Sunday, November 30, 2014

Fishing around

The festive period is fast approaching, along with all the entertaining duties that accompany visiting  family members and friends. As mentioned on numerous occasions here and no disrespect intended to other social gurus like Martha Stewart et al, when it comes to wining and dining savoir faire, Debretts is a good source to consult.

Last time, the focus was on the selection and imbibing of champagne including the proper way to open  the bottle. Among the advice offered by Debretts was that the choice of drinking receptacle is an important factor to enhance the experience and taste and that a tulip-shaped flute glass be used to preserve the bubbles. I mean, what's champagne without bubbles? Like wine without a  vintage. Right? It's not called bubbly for nothing. The glass flute (somehow "flute" reminds me of the musical instrument even though there is no way it could be used for drinking purposes...just a thought, such as it is...but I digress) should or even must be held by the stem to keep the liquid cold. Getting back to the bubble aspect...

As an aside (big on these) a study conducted by the University of Reims Champagne-Ardenne, in France, suggests that there are 15 million bubbles fizzing in a single glass of champagne. A researcher studied the role of the carbon dioxide (CO2) throughout its journey from the bottle to the glass, focusing on the second fermentation stage, resulting in the CO2 dissolution into the wine -- aided by the addition of yeast and sugar before sealing each champagne bottle -- to the stage where the gas escapes through tiny bubbles popping on the surface of the wine in the glass.
( Go figure! Somebody actually studied champagne bubbles. Just thinking...wonder if any tasting was involved... Just a thought.

By the way if anyone reading this is interested in studying champagne other than by a taste test and happens to be in the Reims, France, vicinity, the Institut des Hautes Etudes du Goût, de la Gastronomie et des des Arts de la Table is offering a course, entitled, "The Physics of Champagne Bubbles."  No mention whether a degree is offered for those who pass or complete the course. What would it be called? A BA in Bubble Study?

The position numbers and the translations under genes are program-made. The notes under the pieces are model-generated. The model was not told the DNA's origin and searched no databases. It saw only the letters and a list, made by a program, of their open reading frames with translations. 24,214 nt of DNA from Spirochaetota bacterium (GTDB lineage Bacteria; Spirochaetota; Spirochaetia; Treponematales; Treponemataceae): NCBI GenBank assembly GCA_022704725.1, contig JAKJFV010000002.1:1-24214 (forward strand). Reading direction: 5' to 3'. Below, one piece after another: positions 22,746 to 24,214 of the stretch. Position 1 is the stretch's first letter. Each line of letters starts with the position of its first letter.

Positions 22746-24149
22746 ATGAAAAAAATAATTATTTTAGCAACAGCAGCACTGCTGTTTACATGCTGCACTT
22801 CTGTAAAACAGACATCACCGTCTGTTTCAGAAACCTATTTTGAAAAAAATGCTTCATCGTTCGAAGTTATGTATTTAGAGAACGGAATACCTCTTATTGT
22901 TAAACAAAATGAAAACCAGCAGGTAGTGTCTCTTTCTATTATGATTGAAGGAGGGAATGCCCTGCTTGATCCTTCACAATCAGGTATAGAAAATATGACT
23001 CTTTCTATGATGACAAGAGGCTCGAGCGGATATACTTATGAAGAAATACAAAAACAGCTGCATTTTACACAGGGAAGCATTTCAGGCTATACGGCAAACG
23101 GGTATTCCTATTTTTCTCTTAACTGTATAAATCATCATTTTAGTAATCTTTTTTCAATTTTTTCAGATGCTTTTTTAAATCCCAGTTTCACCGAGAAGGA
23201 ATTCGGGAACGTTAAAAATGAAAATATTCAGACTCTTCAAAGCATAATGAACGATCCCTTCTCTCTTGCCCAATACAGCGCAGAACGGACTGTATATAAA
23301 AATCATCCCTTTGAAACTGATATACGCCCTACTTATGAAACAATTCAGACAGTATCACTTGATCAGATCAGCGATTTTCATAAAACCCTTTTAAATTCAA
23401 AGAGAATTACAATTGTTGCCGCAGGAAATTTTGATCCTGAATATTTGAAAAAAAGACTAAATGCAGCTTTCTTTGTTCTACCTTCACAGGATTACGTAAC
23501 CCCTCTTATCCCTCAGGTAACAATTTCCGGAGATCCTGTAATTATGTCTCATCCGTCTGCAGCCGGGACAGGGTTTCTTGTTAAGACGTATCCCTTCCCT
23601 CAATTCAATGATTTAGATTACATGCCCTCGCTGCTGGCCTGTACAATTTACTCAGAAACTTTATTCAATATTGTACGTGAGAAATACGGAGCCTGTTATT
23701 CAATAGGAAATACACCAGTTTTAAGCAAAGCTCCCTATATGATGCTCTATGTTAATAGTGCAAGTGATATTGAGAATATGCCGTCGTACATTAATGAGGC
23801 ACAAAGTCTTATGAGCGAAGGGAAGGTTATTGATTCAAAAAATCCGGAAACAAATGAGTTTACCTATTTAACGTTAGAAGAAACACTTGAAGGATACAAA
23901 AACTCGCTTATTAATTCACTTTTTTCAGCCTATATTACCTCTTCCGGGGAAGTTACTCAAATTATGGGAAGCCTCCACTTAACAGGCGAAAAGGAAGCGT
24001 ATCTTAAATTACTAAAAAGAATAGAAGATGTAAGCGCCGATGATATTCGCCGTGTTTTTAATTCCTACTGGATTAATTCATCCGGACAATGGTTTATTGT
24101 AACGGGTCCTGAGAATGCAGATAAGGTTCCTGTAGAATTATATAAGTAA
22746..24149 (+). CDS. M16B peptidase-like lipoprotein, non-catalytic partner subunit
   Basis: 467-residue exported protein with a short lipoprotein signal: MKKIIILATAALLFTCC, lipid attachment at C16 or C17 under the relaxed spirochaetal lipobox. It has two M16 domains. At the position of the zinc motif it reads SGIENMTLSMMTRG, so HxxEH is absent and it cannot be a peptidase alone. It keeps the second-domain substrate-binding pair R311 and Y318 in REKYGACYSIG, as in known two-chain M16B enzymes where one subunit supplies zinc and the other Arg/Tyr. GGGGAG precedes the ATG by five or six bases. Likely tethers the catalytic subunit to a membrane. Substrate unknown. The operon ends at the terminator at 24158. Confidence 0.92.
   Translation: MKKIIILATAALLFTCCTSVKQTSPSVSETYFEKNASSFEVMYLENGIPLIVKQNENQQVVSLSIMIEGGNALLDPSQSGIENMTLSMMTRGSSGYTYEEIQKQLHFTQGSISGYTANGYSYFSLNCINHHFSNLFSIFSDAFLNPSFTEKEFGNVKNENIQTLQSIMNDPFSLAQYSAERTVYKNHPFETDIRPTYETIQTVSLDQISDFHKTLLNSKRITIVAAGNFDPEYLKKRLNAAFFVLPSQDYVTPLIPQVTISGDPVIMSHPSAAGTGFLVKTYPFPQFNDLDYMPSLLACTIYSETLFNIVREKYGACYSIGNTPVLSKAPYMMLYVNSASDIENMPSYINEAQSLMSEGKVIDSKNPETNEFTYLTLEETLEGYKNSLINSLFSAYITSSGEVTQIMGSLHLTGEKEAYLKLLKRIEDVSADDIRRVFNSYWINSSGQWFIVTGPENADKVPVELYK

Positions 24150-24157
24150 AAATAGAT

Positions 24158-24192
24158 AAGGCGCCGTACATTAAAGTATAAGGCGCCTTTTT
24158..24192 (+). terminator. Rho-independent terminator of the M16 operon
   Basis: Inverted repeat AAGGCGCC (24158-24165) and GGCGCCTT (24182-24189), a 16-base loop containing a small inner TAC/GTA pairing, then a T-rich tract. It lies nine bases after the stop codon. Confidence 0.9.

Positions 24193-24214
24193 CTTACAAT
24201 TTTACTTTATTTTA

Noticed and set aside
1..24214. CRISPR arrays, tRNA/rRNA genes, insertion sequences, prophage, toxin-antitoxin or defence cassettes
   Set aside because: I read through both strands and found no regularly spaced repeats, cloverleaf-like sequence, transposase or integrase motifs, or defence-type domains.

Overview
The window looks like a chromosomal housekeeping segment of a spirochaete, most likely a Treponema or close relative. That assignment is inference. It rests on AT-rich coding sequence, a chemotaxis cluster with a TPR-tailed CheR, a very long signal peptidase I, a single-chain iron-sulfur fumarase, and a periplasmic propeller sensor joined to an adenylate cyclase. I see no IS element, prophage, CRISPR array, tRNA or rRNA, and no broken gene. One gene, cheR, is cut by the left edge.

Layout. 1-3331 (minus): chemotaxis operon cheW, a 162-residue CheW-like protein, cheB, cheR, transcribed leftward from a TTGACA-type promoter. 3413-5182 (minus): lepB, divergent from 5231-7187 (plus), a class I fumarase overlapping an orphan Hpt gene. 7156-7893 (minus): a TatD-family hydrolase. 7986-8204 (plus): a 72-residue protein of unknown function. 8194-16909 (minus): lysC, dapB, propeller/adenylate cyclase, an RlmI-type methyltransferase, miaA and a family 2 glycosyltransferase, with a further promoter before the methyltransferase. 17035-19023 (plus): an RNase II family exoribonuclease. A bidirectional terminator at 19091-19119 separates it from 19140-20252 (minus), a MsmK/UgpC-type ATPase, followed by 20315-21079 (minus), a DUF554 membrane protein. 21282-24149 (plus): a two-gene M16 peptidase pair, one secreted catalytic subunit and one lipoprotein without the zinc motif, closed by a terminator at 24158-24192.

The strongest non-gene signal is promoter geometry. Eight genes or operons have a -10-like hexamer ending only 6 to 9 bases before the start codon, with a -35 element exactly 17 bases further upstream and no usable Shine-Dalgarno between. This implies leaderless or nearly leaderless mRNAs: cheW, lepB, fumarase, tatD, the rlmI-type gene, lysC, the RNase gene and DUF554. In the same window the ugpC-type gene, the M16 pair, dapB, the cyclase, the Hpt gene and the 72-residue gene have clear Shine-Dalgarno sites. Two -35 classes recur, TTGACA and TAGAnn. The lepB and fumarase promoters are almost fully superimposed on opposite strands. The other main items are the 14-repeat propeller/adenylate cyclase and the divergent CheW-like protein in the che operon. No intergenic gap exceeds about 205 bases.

A good match for champagne is caviar, or the roe of the sturgeon fish. As mentioned previously, it's not a personal favorite but it certainly has its adherents. The average portion of caviar is 30 grams. According to advice offered by  a special spoon made of bone, crystal or mother of pearl should be used in order to preserve the taste and eaten in amounts smaller than a tablespoon. This sounds like logical advice given the high end price of what in the end, is fish eggs. Furthermore, it's good etiquette to consume caviar in small bites. One would never deign to stuff one's mouth with caviar and if one does, one should immediately take a large gulp of champagne to wash it down (my personal advice, not experience). Champagne always seems to make things right. In my mind - such as it is - there is a somewhat snobbish appeal to being served caviar at a party:

"Yes Felicia - they served the golden caviar with crackers. Only the best and found in only one in 1000 osetra sturgeon. I must remember to pick up a can at the supermarket tomorrow for the bridge club ladies."

Debretts also offers advice on eating lobster although it's a specie that is morally difficult to eat - at least for me. Somehow, it's hard to reconcile seeing a future meal positioned in a tank of water along with others of its kind, waiting to be selected as a main course. Moreover, when served whole, it's also problematic to eat a food that stares back at you with accusatory eyes that seem to say, "killer!" Then again, perhaps it's just me. The actual eating of the lobster requires the wearing of a bib while grasping the shell in one hand, while the other hand slowly and methodically uses a lobster cracker to reveal the flesh, after which it's pulled out with a lobster pick. Oh the angst of being a tasty crustacean favored by many!

Last but not least, snails is another shell type food, which has its devotees. Having never consumed one but spotted a number in the garden, can't comment on their flavor value. Judging by their size, not much to eat and once again work is required to remove them from their shell. Debretts advice includes the use of snail tongs to remove the meat, yet another meal requiring work.

Speaking (or writing about) snails, while researching this piece, came across the Mother Earth News site, which advocates using your very own snails found in the garden. FYI, the site provides among other interesting facts, this background info.: "The common garden snail, Helix aspersa, is a close relative of France's commercially harvested Helix pomatia. Both can be found on French dinner plates, where the former goes by the affectionate "petit gris" (little gray) to distinguish it from its cousin gros blanc (large white)." A snail, is a snail is...

Perhaps Jean-Paul Sartre sums it all up: "“It is not a matter of indifference whether we like oysters or clams, snails or shrimp, if only we know how to unravel the existential significance of these foods.”

Whatever you say, Jean-Paul.

Friday, November 14, 2014

Debretts guides us the right way during the social season

"Too much of anything is bad, but too much Champagne is just right."
Mark Twain

In a little over a month, people will be in a celebratory state of being as the month of December ushers in Christmas and the holiday period in general. It's also the time when friends and family members gather together for a memorable festive meal. When it comes to the "how-to's" of conducting oneself in public and social deportment in general, Debrett's is the guide to consult with when it comes to acting correctly in public. It's a good source for ensuring that one does the socially correct thing as to not embarrass oneself. For example, there is more to merely sipping champagne and wine.